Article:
“That was something, wasn’t it?,” my dad mutters with a forced nonchalance.
We are driving out of the parking lot of El Gomhoureya Theatre in downtown Cairo. It’s 9:55 p.m. on the 18 of September, day nine of the Cairo International Festival for Contemporary & Experimental Theatre (CIFCET). My dad had decided to join me at the last performance of the evening, a Moroccan adaptation of Jean Genet’s 1947 one-act play, The Maids, by Iraqi director Jawad Al-Assadi. In this production of the Genet classic, the tension is high as the two maids (Jalila Al-Talmasi and Rajaa Khirmaz) take turns pretending to be their mistress. Their relationship oscillates frantically from beat to beat: one minute, one of them sadistically attempts to choke the other to death; the next, they straddle each other, discussing the mistress’s last sexual encounter. It’s undeniably homoerotic.
My father is, of course, right. Al-Assadi’s adaptation wouldn’t be flagged as obscene or graphic on a Berlin or New York stage; yet here in Cairo, as a part of the Silver Jubilee programming of a state-sponsored festival, it’s something.
“I’ve never seen subjects like that discussed on stage before.”
I keep my amusement at his referring to queerness and female sexuality as “subjects like that” to myself and tell him, instead, that sexuality is not exactly a unique subject in theatre, even though it might be in this city.
I’ve explicated the elephant in the room on this ninety-five-degree night. Two blocks later, still awkwardly quiet, we pass by a traffic light. A decaying billboard close by, which has probably been there for over a year, announces that Arabs Got Talent will be accepting new auditions this summer. On one side of it, a huge sticker quoting Islamic Hadith reminds women to cover up. On the other, graffiti of President Sisi’s face adorns the wall. I ruminate over the conversation with my dad. It’s not that this is the first time censorship has come up since the beginning of the festivities. Yet the conversation with my father is the one that hits me most because I find his thinly veiled internal conflict so emblematic of the paradoxes of the Arab middle class: wanting to engage with cosmopolitanism and all it offers in culture, yet being flustered at the first threat to a conservative worldview. That paradox is in the very billboards before us. The signal turns green.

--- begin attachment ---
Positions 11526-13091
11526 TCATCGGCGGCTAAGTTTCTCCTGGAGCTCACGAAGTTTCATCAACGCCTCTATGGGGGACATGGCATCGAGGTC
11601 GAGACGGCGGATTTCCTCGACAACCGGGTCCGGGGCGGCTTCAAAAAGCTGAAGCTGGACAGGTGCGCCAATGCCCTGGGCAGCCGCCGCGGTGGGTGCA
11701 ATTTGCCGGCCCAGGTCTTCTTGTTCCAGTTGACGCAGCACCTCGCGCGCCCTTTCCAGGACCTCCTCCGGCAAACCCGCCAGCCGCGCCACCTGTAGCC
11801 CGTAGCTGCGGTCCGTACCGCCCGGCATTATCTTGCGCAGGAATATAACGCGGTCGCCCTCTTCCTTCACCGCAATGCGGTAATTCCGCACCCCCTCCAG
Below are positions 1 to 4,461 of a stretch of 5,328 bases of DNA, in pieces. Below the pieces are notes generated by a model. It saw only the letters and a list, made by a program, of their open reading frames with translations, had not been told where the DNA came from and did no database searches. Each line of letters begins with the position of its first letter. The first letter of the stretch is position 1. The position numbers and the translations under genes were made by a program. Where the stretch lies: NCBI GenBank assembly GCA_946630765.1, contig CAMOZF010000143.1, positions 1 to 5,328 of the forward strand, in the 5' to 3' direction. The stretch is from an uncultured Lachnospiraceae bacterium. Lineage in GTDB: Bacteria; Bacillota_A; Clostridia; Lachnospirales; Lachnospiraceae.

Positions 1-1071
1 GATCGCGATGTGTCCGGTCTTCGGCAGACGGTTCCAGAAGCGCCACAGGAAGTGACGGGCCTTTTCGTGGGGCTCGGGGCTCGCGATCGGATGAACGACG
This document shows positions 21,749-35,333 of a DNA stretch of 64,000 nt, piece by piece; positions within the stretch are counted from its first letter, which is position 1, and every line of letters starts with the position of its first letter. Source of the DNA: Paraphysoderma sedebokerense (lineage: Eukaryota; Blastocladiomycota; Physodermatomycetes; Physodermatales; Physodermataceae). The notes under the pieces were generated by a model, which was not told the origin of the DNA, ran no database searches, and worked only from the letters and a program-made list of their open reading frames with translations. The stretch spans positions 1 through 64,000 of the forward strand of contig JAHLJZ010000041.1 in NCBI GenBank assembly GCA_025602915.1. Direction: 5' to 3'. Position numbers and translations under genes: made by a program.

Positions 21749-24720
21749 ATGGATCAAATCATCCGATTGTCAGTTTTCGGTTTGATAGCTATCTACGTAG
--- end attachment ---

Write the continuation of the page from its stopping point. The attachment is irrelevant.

I ponder over the thing I have enjoyed most about the festival so far, which is the apparent absence of censorship. A lot of the performances (which are often graphic, explicit, or political) wouldn’t have passed the censors here if they were being presented by an Egyptian company as an Egyptian production, or if they were being presented outside the festival.